One way of classifying mortgages is by the type of interest rate, i.e. fixed or adjustable. For an adjustable rate mortgage or ARM, the interest rate varies, which means that your due monthly payment could drop, skyrocket or stay the same. One or more indexes are taken into account for calculating the interest rate. Thus, the variations may depend on several factors, which vary from lender to lender. Here are some examples of commonly used indexes:
- Treasury notes and bills;
- The Federal Housing Finance Boards National Average mortgage rate, which represents the median rate for loans closed;
- The median interest rate paid on jumbo certificates for deposit.
The adjustable rate could also be impacted by the lender’s specific costs of funds.
Indexes that influence adjustable rates are usually published in the newspaper. However, you should not count on newspapers alone to tell you about ARM indexes. Making an informed decision about the mortgage is critical for your current and future finances. Before choosing an ARM:
ñ Identify the indexes to understand interest rate adjustments;
ñ See if there are any types of sources for projections;
ñ Talk to an independent financial consultant to help you understand indexes and adjustable rate mortgages.
Unless you understand and speak the mortgage ‘language’, you could get lost in the mortgage market jungle. Interest rates vary a lot, they may go down or up. The ideal candidate for the adjustable rate mortgage is one with little sensitivity to fluctuating expenses. For the average loan buyer, shopping for an ARM loan could prove more challenging than shopping for a fixed-rate home loan.
The benefits of an adjustable-rate mortgage
The due monthly payment could be lower, if the interest rate drops, and borrowers are often lured by this possibility to pay less. With an ARM, there may be chances to borrow a larger amount or to qualify more easily. The mortgage amount is calculated starting from the monthly income and the monthly rate.
Your personal plans for the future matter greatly when it comes to deciding between fixed and adjustable rate mortgage. If you don’t see yourself in the same place in a couple of years, the adjustable rate mortgage could be a good option, due to the initial low interest rate. The choice of an ARM loan depends on income, the current living situation, future plans and willingness to take risks. If you want to keep risks at the minimum, an adjustable interest rate may not be an optimal choice.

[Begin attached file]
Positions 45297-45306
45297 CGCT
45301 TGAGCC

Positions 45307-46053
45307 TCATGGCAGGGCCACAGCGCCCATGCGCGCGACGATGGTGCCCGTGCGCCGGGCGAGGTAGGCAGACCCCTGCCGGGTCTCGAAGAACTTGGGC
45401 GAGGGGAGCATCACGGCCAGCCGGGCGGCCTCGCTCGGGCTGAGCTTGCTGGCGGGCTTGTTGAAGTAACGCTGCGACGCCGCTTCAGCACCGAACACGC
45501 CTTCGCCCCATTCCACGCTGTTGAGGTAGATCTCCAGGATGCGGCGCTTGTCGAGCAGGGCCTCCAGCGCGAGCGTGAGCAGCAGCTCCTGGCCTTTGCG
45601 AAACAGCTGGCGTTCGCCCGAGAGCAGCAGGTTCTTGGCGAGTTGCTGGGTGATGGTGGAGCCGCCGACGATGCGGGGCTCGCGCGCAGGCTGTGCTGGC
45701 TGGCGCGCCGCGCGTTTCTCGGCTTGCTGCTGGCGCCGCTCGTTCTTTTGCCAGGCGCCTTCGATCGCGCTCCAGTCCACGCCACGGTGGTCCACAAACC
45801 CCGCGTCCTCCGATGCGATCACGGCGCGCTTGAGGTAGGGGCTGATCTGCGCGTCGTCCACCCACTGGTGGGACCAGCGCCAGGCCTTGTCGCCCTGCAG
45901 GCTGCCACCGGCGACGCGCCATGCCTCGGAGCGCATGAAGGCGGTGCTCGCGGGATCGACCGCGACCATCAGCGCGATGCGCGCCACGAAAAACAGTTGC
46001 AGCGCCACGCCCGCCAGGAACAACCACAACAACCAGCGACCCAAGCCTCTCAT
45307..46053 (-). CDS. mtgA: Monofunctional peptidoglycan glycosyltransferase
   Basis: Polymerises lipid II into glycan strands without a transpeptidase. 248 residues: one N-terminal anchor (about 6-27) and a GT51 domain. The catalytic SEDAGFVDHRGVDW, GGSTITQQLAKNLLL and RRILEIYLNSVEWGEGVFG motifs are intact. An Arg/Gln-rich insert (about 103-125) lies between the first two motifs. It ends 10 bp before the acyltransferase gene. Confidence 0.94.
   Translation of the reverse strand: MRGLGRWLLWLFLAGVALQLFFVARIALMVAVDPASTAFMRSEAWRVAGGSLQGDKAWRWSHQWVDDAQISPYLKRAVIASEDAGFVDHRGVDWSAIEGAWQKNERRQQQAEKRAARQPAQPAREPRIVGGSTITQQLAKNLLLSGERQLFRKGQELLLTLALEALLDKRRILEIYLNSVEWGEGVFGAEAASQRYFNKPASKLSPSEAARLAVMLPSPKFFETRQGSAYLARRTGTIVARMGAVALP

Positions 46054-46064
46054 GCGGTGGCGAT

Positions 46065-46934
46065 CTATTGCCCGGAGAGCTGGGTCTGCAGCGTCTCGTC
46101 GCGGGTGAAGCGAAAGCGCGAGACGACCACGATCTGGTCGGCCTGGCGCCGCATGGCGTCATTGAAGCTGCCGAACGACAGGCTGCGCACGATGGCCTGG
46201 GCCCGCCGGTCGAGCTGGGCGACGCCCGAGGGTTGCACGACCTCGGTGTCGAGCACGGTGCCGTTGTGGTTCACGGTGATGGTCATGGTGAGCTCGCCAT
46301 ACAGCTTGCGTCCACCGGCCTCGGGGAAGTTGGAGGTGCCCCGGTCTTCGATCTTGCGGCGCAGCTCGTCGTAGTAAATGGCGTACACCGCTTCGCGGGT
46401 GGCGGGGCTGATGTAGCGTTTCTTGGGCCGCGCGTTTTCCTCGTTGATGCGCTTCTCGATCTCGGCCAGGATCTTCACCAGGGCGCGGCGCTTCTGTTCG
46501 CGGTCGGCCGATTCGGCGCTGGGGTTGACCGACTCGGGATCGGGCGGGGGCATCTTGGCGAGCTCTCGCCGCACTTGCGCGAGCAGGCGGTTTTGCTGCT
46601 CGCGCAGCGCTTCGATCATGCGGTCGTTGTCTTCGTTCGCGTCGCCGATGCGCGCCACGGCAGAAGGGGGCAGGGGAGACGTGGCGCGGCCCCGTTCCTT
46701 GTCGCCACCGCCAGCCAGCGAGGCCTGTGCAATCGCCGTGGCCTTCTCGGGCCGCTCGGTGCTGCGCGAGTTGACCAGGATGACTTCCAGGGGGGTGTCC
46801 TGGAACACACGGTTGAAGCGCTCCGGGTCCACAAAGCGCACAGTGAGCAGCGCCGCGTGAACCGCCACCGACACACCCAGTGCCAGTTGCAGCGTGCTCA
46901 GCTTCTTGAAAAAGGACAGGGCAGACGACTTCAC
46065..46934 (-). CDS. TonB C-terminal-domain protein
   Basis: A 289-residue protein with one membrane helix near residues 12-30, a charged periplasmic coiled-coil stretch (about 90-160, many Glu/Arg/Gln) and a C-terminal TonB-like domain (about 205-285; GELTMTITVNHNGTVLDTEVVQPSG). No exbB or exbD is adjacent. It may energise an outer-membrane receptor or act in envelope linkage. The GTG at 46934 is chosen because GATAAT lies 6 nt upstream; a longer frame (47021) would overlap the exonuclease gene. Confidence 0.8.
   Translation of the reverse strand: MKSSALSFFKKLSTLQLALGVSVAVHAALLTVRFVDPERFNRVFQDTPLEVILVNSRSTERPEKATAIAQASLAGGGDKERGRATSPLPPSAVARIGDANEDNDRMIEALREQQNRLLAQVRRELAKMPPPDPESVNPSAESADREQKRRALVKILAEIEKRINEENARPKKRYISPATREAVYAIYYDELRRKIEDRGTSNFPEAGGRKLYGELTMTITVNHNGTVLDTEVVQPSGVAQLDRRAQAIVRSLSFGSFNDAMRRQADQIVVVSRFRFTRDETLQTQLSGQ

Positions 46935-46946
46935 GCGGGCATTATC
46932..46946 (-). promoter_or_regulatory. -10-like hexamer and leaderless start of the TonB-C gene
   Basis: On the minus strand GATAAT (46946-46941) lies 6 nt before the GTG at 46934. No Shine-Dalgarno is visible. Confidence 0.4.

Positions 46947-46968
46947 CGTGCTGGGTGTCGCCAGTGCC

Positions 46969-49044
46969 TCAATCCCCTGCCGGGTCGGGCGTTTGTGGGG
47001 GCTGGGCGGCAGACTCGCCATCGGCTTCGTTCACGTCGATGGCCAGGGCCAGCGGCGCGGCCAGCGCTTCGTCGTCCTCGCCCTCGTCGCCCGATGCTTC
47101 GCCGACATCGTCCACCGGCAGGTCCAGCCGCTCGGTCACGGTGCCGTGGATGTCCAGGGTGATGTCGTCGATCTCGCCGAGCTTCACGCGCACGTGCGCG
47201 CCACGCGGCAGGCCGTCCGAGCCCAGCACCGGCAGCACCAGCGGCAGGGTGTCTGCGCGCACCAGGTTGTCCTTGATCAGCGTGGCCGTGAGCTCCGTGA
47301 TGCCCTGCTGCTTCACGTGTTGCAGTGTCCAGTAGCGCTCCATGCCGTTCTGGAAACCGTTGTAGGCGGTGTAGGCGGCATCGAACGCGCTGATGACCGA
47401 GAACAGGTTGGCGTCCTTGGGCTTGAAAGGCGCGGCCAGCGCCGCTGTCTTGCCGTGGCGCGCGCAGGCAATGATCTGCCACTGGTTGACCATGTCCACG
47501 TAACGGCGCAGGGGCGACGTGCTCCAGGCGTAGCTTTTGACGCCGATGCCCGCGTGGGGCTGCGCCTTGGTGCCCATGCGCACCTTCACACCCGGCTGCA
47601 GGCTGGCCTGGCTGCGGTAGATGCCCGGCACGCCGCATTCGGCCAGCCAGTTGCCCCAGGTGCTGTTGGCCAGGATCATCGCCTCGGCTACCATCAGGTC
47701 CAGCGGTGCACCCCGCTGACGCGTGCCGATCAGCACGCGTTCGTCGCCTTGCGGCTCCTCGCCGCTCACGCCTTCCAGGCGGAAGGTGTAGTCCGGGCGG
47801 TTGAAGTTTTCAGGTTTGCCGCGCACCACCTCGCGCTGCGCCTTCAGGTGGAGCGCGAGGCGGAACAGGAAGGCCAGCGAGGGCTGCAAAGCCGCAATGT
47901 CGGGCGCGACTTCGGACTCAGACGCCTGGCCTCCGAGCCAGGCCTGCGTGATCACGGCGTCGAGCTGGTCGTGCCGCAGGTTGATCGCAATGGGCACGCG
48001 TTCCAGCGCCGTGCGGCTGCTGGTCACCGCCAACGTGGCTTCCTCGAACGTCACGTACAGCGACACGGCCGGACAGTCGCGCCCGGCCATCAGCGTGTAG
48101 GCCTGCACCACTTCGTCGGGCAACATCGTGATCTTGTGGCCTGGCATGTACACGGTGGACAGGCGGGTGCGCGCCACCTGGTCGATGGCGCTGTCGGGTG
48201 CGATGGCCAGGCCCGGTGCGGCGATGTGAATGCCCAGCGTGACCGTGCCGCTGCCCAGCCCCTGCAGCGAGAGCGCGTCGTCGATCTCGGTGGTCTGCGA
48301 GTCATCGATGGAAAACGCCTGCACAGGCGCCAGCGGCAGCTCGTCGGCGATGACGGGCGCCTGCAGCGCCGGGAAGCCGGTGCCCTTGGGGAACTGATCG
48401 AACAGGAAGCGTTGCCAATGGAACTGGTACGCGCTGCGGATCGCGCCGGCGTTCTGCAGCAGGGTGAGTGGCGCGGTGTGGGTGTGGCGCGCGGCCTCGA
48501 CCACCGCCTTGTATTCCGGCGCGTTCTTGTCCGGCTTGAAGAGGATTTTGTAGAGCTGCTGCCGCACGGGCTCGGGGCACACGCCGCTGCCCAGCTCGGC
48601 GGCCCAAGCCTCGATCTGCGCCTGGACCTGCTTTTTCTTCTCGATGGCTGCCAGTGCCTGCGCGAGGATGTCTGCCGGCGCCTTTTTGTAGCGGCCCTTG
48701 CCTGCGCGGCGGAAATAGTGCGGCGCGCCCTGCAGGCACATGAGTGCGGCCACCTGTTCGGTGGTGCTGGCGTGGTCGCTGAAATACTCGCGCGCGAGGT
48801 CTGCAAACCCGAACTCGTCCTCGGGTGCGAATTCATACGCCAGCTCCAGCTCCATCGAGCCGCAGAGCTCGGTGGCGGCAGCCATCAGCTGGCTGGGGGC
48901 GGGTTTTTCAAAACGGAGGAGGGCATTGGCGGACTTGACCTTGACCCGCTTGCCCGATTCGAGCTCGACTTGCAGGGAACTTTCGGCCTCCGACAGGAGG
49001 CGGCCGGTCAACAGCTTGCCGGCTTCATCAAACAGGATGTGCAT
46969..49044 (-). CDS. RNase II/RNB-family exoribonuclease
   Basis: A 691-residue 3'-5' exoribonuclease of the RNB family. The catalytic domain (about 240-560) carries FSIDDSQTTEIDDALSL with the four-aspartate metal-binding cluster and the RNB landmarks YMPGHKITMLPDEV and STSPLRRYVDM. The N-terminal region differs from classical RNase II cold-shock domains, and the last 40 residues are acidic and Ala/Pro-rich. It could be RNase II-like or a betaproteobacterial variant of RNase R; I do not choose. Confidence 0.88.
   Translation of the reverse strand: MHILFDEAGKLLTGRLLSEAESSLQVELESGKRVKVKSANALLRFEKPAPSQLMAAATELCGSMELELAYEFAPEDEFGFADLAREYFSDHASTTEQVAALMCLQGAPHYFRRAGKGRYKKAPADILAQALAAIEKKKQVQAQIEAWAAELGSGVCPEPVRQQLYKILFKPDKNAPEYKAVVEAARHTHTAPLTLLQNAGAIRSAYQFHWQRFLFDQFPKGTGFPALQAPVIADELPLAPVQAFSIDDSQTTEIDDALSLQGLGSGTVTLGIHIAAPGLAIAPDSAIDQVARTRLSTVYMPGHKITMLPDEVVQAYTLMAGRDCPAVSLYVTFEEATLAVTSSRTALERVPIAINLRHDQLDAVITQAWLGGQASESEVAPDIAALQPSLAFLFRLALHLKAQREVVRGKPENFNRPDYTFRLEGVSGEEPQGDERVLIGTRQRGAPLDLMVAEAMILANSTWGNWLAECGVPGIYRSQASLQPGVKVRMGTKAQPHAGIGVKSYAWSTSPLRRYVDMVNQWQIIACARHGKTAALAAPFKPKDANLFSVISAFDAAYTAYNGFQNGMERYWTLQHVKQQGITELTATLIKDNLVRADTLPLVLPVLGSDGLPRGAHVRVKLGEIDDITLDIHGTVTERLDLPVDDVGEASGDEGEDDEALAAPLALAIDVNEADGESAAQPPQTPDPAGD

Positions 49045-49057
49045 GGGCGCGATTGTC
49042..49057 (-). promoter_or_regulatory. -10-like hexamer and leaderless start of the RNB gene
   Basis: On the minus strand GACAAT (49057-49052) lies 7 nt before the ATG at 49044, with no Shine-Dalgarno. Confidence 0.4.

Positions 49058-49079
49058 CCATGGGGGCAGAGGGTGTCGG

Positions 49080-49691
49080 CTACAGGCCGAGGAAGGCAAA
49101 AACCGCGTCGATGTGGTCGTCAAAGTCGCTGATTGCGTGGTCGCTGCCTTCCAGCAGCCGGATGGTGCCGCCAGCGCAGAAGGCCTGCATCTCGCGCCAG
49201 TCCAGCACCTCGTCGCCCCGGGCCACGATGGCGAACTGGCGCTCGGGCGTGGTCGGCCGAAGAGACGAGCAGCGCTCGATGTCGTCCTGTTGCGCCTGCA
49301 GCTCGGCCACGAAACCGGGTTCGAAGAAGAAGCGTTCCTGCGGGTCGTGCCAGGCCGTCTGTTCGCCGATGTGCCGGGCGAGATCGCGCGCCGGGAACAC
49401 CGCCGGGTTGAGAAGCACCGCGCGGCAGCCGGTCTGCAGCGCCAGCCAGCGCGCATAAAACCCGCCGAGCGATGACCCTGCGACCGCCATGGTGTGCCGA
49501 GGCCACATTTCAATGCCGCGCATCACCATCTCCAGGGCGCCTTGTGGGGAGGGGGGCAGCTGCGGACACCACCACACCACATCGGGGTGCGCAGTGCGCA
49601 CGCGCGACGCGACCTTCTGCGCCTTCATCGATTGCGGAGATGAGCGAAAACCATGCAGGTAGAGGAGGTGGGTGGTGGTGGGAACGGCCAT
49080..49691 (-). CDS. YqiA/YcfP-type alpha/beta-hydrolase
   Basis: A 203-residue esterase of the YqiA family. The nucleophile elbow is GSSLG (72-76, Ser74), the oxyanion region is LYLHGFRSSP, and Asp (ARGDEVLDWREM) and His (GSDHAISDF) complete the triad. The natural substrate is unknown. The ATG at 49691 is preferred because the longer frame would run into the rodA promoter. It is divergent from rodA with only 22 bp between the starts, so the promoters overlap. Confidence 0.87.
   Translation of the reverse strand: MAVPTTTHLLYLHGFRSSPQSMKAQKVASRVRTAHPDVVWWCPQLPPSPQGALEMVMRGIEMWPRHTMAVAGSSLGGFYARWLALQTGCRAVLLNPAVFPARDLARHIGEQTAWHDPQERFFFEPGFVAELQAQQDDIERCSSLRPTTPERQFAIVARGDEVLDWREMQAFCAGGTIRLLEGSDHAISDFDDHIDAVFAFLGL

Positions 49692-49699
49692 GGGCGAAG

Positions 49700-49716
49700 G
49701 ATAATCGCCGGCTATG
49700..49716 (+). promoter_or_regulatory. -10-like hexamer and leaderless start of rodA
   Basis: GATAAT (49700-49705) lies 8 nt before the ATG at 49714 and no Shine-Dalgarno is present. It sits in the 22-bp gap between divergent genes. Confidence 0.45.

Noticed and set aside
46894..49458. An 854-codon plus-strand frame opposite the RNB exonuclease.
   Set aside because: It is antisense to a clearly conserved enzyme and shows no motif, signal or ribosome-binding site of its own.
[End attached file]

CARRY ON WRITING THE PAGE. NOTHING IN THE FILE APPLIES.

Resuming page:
ARM details in fine print
Important loan details may be available in fine print, and you need to study them all. The brief explanations below may shed some light on mortgage terminology and introduce you to the basics. Besides information on interest rate and indexes, you should also pay attention to:
- Initial rates
- Adjustment intervals
- Rate caps and payment caps
The Initial Rate or Teaser Rate that the borrower pays is usually below the level of the current interest rate. Since the initial expenses are lower, this could work in favor of the home purchase, particularly if you don’t qualify for a fixed-rate loan. The lender determines the amount that you qualify for by analyzing income and determining the monthly payments you afford. Due to the initial low rate, you could qualify for the loan, whereas with a higher initial rate, you may be rejected on a fixed-rate loan.
The Margin represents the amount added to the index to obtain the actual interest rate. Therefore, do not confuse the index for the interest rate. The rate is calculated based on the index, but that amount alone is not the interest rate you will be paying each month. Variations of the margin are possible. The index plus the margin give the adjustable rate, and this is the amount to which the interest defaults after the first payment.
The interval of adjustment. Understanding the interval of adjustment for the mortgage is a must. If the interval is less than a year, you may find yourself bleeding money. With a one-year interval of adjustment, you will have the same interest rate throughout that period, then, the rate will suffer another change depending on indexes and margin. The fluctuations will continue for the entire life of the loan.
Rate caps and payment caps are concepts that you must get familiar with, when considering getting an ARM loan. The rate cap represents the maximum increase (in percents) that may affect the interest rate when an adjustment is made. The payment cap is the maximum increase of your payment after adjustment. Prior to getting the loan, you need to determine whether you can pay this maximum monthly rate for a full time-interval (1 year in general).